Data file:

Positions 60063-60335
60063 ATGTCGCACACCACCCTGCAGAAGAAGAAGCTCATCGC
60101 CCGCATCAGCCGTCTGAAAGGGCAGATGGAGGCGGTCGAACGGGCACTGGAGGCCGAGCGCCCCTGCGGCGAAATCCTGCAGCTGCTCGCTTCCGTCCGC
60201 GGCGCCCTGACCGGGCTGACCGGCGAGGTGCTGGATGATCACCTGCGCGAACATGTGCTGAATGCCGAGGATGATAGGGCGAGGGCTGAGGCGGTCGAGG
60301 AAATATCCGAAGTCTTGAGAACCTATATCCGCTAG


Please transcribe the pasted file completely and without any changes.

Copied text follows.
Positions 60063-60335
60063 ATGTCGCACACCACCCTGCAGAAGAAGAAGCTCATCGC
60101 CCGCATCAGCCGTCTGAAAGGGCAGATGGAGGCGGTCGAACGGGCACTGGAGGCCGAGCGCCCCTGCGGCGAAATCCTGCAGCTGCTCGCTTCCGTCCGC
60201 GGCGCCCTGACCGGGCTGACCGGCGAGGTGCTGGATGATCACCTGCGCGAACATGTGCTGAATGCCGAGGATGATAGGGCGAGGGCTGAGGCGGTCGAGG
60301 AAATATCCGAAGTCTTGAGAACCTATATCCGCTAG